my brain off and push the button sort of.... More recently, I noticed that I was n't using the manual focus lenses and was primarily using auto focus stuff, not because
it produced better photos but because I am old and lazy. I have now largely disposed of my Pentax-A family of lenses--but not because they don't take good photos.

Rather, there is some reason to believe that technology is moving forward which may actually lead the newer glass to actually taking better photos (and of course I will never get less lazy. Specfiically, I have concluded that it is likely that soon the camera body will be so smart that it will need to know what lens is attached
to function optimally, i.e. the XDIF will need to be accurate.
This can show up in a couple of ways: a) Shake Reduction (SR) goes fully solid state-----Lens and focal length will be mission critical to the calculations needded for this. b) ever increasing MP counts will overtake the optical limits of the lenses making 'corrections' critical to maximizing the optical capability.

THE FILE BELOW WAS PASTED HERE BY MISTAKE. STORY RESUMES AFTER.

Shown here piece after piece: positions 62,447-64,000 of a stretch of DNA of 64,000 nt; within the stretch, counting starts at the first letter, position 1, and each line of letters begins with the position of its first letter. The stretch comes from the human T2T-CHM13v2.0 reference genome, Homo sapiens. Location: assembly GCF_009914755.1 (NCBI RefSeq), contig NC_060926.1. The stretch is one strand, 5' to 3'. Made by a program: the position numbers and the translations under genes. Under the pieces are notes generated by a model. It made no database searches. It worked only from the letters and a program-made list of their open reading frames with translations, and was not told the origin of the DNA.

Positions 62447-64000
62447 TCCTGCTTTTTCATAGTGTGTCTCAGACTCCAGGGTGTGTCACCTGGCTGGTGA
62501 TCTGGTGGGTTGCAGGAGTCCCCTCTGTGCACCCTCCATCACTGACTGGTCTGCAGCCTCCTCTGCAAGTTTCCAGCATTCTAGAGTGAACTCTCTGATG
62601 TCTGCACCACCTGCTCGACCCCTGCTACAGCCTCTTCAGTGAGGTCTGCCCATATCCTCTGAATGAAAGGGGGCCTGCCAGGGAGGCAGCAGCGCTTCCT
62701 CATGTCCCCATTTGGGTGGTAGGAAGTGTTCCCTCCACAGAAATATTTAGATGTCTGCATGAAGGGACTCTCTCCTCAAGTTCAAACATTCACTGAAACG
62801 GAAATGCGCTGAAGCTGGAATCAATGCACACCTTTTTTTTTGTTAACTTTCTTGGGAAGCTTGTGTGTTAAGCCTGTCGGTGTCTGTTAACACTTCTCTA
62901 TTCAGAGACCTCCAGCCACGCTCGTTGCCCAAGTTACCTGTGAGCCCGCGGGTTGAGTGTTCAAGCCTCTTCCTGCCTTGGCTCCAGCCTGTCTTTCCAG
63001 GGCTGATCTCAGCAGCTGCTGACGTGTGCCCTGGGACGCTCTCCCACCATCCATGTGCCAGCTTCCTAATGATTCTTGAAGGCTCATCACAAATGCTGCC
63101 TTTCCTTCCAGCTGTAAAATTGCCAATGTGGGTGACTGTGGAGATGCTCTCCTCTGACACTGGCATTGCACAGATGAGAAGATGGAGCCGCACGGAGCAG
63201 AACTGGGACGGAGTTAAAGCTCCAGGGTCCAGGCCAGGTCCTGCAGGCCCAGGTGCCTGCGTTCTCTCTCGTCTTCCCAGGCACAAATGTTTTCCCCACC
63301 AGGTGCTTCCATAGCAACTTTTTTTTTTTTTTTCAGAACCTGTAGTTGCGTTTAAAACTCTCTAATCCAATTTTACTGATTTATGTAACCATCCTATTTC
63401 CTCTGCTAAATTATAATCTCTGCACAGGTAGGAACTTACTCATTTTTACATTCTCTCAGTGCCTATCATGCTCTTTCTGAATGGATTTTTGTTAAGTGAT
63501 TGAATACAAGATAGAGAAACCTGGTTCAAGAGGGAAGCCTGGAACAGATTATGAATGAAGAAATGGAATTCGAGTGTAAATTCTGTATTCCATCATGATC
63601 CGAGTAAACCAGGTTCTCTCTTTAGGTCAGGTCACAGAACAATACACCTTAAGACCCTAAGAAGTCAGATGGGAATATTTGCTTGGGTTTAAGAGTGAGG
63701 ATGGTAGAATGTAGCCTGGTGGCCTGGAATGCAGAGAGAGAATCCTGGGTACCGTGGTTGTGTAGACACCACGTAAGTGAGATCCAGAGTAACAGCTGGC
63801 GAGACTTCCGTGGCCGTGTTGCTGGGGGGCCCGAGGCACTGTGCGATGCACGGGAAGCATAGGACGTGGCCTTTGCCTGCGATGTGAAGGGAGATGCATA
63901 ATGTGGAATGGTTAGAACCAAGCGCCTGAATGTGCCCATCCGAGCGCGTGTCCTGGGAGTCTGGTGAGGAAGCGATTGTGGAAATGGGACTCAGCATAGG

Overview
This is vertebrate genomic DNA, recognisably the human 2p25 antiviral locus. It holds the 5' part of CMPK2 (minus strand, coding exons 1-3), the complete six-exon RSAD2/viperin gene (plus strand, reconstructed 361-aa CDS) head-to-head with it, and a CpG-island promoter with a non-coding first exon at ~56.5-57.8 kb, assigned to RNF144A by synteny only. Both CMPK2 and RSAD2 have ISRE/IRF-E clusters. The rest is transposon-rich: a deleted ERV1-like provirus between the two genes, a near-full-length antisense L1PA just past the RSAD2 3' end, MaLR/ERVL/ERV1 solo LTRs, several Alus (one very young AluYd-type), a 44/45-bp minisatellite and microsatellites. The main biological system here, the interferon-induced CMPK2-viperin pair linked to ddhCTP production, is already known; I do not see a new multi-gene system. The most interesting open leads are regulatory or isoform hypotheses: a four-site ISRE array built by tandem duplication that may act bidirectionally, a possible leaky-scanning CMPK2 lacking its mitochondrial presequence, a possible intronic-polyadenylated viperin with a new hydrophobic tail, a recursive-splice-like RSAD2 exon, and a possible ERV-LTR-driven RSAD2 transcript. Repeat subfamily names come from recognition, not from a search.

c) Program modes that will take into account the optical characteristics of specific lenses.

12-31-2011, 06:19 PM   #9
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I think manual lenses are faster than AF lenses. I had the kit lens but sold it with my kx and then bought the kr body only. My only AF lens is an ordinary 18-200mm for practice. It's loud and slow AF but it works well for indoors for my dogs and astrophotography. My three 50mm (I think I have an obsession) lenses are where I really start to get creative. One is a lensbaby and that is a whole separate class on its own but it's still manual and so much more fun. I think you can compose your shot better with a MF too since you have to actually LOOK at your subject instead of just waiting for the camera to beep.